The life of Sen. John S. McCain, who died Saturday, should serve as an example for service members today, Defense Secretary James N. Mattis said Tuesday. McCain died a few hours after Mattis addressed the 140th General Conference & Exhibition in New Orleans.
Mattis spoke to reporters about McCain just before welcoming Indonesian Defense Minister Ryamizard Ryacudu to the Pentagon.
The secretary focused on McCain’s career as a Navy aviator. He was shot down over North Vietnam in 1967 and held in captivity for more than five years.
Mattis noted that McCain refused to be repatriated out of order. The North Vietnamese sought to make propaganda hay by releasing McCain, the son of Adm. John S. McCain, the commander of U.S. Pacific Command. McCain refused the offer of release and endured torture, solitary confinement and lackadaisical medical care.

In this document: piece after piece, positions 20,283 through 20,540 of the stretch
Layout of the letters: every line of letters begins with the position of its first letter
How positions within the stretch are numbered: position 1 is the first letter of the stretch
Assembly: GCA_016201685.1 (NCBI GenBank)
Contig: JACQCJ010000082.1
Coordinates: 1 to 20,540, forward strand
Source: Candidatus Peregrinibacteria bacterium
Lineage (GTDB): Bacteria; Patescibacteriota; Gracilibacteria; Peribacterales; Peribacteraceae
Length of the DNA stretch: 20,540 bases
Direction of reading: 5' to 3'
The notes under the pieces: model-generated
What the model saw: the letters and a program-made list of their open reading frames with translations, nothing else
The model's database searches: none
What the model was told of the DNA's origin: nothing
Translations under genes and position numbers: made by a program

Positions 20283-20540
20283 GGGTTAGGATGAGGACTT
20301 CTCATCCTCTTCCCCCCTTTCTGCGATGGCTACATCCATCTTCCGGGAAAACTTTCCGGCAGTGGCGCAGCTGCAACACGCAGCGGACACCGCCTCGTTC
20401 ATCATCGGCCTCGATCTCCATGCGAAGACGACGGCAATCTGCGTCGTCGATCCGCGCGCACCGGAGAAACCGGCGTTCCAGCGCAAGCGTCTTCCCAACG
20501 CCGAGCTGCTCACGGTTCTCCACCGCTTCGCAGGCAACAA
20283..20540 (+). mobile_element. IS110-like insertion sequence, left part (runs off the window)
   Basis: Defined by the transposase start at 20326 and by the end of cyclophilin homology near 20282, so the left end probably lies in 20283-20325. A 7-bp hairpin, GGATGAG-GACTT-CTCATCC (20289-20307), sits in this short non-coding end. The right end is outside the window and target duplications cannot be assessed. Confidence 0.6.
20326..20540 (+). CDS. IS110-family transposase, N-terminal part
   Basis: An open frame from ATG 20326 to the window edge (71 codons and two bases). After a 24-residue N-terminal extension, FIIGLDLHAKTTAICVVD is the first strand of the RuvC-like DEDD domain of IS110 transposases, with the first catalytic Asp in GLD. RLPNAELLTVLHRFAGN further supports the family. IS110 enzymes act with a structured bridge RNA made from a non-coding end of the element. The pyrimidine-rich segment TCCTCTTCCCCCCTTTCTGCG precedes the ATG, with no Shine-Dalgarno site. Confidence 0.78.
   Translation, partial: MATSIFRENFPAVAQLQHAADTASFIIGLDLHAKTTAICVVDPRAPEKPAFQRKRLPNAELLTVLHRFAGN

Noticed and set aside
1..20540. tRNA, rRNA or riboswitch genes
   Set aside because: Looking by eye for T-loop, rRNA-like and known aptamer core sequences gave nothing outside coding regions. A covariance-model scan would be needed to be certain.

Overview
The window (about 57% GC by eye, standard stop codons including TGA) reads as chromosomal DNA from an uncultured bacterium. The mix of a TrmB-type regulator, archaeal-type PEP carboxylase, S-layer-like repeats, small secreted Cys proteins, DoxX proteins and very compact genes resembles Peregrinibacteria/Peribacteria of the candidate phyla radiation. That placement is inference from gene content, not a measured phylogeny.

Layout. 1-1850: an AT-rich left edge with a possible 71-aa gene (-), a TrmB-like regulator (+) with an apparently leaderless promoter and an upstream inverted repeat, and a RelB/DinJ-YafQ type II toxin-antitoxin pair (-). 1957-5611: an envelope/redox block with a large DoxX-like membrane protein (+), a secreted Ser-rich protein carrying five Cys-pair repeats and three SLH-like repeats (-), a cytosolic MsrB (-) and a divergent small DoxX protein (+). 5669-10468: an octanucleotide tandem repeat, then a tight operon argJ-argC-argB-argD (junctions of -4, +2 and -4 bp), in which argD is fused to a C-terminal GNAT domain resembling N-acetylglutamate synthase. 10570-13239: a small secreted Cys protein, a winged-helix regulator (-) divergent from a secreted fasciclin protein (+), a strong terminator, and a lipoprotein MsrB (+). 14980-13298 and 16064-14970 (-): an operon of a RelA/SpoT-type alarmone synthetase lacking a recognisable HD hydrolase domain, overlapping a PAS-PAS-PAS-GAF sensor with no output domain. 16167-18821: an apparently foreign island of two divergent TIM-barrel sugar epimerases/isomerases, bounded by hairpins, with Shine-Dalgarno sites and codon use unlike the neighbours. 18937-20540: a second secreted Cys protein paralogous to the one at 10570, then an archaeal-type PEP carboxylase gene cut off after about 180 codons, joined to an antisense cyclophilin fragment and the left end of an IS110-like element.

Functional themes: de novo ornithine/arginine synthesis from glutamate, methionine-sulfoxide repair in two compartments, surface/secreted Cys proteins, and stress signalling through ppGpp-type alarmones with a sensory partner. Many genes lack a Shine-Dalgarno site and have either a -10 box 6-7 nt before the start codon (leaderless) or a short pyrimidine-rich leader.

McCain’s faith in the country saw him through the ordeal, Mattis said. He wants service members today to learn from that.
“It’s primarily that they understand if you cherish the country it can carry you through the toughest of times,” the secretary said. “There’s no battle that can be thrown at you, there’s no POW status that can take that away from you. And it can sustain you all the way through.”
McCain’s belief and strength of character saw him through, Mattis said. And that, he added, is “what we are looking for in the character of the military—peacetime, wartime, routine, crisis.”
Mattis will be one of the pallbearers at the senator’s funeral. “It’s an honor,” he said simply.